[ Music ]
[ A large title appears: “Electricity Basics”. A smaller title appears under it: “How does electricity…get to my lights?” ]
>> I want to know, how does…
>> get to my lights?
[ Five kids gather around a colorful model of a town. One boy carries in a portable studio light and sets it up nearby. ]
>> Whatcha doing?
>> We’re trying to figure out how the lights turn on.
>> With the switch?
>> Ha, very funny, Julie.
[ A flashing message appears: “movie set” ]
>> We’re trying to find out how the electricity gets to here and turns on the light for our movie set.
>> You know, I can show you how it gets here. You’re not the only one who’s smart around here, McKenzie, so pay attention. I don’t want you to miss my one moment when I knew something that you didn’t. Here we go. Electricity is produced at a power plant. Power plants can make electricity in different ways, by harnessing the energy from moving water, sunshine, heat from the earth, wind, uranium, or fossil fuels.
[ A message appears: “Fossil Fuels = Oil, Coal, Natural Gas ]
>> Once it’s been created, the electricity gets pushed out of the power plant through large transmission lines and towers. Transmission towers carry very high-power electricity to substations, where the strength of electricity is reduced so it won’t blow up your house when it gets there. You never want to go into a substation, or climb a transmission tower either.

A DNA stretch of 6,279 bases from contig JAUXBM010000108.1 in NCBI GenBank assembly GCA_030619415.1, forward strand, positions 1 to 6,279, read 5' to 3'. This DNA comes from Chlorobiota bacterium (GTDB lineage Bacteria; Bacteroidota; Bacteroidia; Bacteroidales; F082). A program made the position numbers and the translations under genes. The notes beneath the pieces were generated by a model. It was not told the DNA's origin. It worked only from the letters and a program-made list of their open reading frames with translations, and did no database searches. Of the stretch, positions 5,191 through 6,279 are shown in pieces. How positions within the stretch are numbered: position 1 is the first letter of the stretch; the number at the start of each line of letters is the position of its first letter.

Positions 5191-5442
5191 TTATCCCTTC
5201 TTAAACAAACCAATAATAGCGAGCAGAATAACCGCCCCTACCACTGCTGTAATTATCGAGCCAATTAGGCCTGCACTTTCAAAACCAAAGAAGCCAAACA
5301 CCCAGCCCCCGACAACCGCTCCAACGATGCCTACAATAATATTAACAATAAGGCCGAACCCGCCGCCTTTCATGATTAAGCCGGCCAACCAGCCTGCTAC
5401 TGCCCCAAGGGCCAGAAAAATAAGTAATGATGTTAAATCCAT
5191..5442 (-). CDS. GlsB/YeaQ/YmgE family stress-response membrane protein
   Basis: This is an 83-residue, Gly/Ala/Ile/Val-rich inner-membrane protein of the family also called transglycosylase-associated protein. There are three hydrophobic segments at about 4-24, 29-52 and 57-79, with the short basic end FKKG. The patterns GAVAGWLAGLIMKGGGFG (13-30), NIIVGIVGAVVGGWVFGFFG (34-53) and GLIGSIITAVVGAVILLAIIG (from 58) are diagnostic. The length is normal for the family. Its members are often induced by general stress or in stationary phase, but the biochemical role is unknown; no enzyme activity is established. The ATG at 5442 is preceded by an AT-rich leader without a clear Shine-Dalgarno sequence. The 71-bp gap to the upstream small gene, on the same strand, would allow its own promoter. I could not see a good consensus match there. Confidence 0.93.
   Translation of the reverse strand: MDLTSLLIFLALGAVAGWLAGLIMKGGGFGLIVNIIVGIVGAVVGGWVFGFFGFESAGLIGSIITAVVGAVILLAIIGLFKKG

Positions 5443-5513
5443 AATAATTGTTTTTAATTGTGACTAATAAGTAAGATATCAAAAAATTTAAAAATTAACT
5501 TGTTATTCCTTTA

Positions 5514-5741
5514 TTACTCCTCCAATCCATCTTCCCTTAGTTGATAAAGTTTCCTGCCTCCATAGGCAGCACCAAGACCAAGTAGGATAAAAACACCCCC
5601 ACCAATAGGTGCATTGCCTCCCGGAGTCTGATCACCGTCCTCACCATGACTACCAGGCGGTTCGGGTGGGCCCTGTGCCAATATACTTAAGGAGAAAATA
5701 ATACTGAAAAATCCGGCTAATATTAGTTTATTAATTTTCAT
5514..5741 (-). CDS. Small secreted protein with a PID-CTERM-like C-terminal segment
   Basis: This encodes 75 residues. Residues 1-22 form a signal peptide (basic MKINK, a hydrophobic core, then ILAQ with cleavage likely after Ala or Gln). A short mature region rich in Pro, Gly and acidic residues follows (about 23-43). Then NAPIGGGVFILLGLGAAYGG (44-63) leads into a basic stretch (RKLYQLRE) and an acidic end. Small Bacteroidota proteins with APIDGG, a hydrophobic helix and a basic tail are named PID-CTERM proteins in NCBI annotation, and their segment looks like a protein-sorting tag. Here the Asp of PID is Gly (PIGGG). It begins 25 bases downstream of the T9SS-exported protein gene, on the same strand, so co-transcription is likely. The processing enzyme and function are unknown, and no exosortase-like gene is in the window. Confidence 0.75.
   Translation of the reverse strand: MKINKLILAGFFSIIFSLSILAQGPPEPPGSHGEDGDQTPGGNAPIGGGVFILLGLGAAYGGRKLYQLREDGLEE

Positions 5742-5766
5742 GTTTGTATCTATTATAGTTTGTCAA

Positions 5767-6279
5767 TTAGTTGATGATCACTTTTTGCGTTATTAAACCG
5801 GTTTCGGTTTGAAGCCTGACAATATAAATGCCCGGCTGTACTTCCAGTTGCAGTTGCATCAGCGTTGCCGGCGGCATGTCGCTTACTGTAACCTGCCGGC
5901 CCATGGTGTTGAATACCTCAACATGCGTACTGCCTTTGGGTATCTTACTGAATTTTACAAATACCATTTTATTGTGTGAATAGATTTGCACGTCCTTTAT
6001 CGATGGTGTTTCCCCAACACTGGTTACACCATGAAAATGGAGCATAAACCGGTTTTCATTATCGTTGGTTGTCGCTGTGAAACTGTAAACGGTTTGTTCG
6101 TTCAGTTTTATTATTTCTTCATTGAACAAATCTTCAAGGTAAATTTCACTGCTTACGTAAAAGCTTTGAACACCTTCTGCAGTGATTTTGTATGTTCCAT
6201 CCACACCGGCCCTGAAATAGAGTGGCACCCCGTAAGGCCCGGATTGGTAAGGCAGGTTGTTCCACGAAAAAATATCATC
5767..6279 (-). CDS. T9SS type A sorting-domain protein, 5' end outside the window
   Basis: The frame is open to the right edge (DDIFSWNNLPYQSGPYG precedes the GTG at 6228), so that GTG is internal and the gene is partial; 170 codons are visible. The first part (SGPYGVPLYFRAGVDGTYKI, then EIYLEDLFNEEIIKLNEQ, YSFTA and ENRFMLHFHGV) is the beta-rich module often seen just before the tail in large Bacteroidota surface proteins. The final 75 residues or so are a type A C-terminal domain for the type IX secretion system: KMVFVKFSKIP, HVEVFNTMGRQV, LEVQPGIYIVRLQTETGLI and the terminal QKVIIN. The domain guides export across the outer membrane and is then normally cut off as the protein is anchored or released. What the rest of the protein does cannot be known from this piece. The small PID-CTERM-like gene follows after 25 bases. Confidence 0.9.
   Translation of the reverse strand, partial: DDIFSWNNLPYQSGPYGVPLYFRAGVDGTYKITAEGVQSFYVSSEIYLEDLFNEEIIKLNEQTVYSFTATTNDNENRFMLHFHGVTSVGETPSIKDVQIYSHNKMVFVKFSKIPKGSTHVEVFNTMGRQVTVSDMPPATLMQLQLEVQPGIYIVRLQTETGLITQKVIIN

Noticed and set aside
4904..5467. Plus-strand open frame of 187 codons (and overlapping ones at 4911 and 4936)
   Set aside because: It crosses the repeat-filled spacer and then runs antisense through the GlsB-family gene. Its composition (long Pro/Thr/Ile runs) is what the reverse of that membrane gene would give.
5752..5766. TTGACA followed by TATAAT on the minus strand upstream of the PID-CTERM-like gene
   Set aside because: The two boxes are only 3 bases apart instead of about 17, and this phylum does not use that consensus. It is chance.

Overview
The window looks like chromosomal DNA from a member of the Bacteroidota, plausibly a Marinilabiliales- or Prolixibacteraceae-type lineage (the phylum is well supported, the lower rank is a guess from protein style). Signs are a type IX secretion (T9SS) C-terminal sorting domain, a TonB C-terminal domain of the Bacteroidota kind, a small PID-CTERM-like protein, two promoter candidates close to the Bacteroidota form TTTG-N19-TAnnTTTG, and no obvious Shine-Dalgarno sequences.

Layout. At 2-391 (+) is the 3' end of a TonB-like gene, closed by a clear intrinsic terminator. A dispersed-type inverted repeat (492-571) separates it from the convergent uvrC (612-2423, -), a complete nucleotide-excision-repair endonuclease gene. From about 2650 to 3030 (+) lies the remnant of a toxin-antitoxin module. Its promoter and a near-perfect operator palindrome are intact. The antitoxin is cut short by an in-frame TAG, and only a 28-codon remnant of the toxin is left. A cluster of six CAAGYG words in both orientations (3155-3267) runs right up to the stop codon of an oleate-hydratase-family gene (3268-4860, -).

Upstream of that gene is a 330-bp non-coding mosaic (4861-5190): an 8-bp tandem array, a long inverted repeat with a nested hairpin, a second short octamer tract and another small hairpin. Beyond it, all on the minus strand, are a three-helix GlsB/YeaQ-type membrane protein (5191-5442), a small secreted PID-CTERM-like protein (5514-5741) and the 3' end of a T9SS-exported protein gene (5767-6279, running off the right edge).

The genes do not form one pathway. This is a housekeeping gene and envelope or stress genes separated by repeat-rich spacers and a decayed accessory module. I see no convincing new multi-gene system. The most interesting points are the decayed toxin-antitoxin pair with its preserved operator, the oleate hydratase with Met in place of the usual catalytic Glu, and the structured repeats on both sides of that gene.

>> Yeah. You’d be toast.
>> Well, really, no one should be touching electricity of any kind. That’s really dangerous.
>> From the substation, electricity will travel on the overhead or underground power lines to your home, your school, where your parents work-all these places get their power from your substation.
>> So how does electricity know where it’s going?
[ Flashing yellow arrows depict electricity travelling along power lines in a closed loop that includes a power plant, a transmission tower, a substation, a utility pole, and a home. ]
>> All electricity travels in a closed path called a circuit. It will continue to travel this path as long as something doesn’t interrupt it.
>> Electricity always tries to get to the earth. It’s called grounding.
>> That’s right. So if you touch a live circuit, the electricity will travel to the ground.
>> Right through you?
>> Yep, right through you!
>> So if you touch electricity with a part of your body or a ladder or a tool you’re holding, then you will conduct electricity to the ground and be seriously hurt, or even killed.
[ A man touches a power line with a ladder. Electricity flows through him to the ground. The universal NO sign appears with a message: “Stay at least 10 feet away from all power lines!” ]
>> And obviously by touching any of these highly charged electrical things…
[ A transmission tower, a substation, a pad-mounted transformer, and a utility pole-mounted transformer appear with universal NO signs flashing on them. ]
>> You’d be toast!
>> It’s really amazing that such an easy action like turning on the lights, takes so much work.
>> No kidding, huh.
[ The word “Electricity” appears. ]
>> So now we’ve learned…
>> where it comes from….
>> how it gets here…
>> and why it’s so important to use it safely.
[ Music ]
[ Culver logo and “copyright 2009 Culver Media, LLC” appear, followed by credits.]